It’s not neurodiversity’s self-contradiction that’s at issue here, any more than the internet is at fault for playing host to moving swarms of shifting valences — though governments the world over are using this as an excuse for much anti-democratic policy they’d never otherwise be able to implement. What’s at issue is their inability, along with the rest of the monocentric world to come to terms with the presence of distributed networks which are beyond their control, and whose accurate definition calls into question the prevailing worldview.

    If as they say Jesus was the Word made flesh and history’s most successful Jew, the Internet is autism made wired, weak central coherence set up on routers and switches, set loose in the world for everyone to hop on and take a ride — and thus perhaps already, the most successful neurological disorder in history (even manic depression has never spawned its own infrastructure). So you see it does come back to the theology that sets our worldviews. The monocentric take gained ascendance by my count in 395 A.D., when the edict came down that Christianity was to be the official state-religion of Rome. “Thou hast conquered, O pale Galilean; the world has grown grey from thy breath …” was (according to Swinburne) the dying cry of the polycentrists. And yet here we are again in this twenty-first century, bringing color back, and riling up the authorities much as Jesus is said to have done back in the day.

    So perhaps in your eyes I’ve now moved from proud to grandiose. 😀 I do think there are big issues in play here, bigger than my individual pride, and larger than autism and neurodiversity per se.


    And, just some business here, as I am unable to contact you otherwise. I would like to mirror this entire conversation over at Shift. May I repost your above reply there, as I intend to do with this comment?

    • Yes to your request re sharing the entire conversation Mark, and I’ll email you so you have my email for any future use.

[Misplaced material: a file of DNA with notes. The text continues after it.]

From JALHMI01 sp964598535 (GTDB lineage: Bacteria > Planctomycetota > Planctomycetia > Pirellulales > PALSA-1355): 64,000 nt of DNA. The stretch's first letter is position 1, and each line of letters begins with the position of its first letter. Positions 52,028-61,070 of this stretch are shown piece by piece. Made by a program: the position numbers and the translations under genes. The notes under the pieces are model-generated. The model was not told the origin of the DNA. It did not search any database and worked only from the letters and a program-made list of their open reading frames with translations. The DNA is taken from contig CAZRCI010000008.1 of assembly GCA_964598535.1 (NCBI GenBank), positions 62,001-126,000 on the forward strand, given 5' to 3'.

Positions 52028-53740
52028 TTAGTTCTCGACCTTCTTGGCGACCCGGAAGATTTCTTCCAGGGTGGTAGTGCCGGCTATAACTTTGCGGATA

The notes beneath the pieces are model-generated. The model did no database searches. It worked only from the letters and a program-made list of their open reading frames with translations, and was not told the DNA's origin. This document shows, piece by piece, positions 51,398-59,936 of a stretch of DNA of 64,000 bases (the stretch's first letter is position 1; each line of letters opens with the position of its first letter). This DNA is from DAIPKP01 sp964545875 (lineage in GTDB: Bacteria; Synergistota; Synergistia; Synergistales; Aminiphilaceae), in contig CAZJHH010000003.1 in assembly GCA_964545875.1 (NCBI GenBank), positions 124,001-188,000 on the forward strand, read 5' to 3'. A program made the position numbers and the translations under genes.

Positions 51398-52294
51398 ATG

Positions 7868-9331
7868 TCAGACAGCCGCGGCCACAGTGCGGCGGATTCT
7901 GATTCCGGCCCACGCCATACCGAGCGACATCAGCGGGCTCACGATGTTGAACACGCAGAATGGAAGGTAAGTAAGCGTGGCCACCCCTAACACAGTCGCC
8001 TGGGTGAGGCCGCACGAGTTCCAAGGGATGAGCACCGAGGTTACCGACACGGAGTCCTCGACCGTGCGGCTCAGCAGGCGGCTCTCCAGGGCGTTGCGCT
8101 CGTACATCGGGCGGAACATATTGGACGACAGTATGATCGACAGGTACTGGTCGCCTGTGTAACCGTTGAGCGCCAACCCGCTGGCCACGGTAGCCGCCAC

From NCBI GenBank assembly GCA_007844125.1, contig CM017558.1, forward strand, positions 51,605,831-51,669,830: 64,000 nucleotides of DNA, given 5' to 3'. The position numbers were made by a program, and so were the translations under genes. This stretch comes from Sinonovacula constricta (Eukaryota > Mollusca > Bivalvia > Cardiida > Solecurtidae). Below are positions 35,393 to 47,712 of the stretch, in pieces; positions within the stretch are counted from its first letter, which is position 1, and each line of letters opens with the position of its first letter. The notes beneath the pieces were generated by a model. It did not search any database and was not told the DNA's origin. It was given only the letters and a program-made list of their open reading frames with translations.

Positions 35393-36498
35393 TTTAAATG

I did comment on your Slim Shady post at Shift the day it was published, but the comment still sits unapproved. I’ll reproduce it here for you:

      “Autism and Oughtisms
      Your comment is awaiting moderation.
      August 12, 2011 at 4:55 am

      Hi Mark,

      I will give you this much; you express yourself and your case beautifully. But you will no doubt not be surprised to hear that I do not concur with much of the sentiment of your post. Perhaps it is because of my academic training; I spent nine years training then more years teaching, in both philosophy and law. So it is very much in my nature to seek answers, or at the least, to identify the correct questions in the search for answers. I only seek because those answers matter; if neurodiversity did not matter, I wouldn’t bother.

      I will reply in a post of proper length later, but there is one point at least which I feel I really must address (and can easily address) within this comment. It was not Shift Journal or you which lead to me writing my post; contrary to what you believe. It was in fact, two posts from two other bloggers, which directly inspired my further consideration of what neurodiversity means. You can find them (and you’ll note their dates directly precede my own post), here: One by Kim at Countering: And one by MJ at Autism Jabberwocky: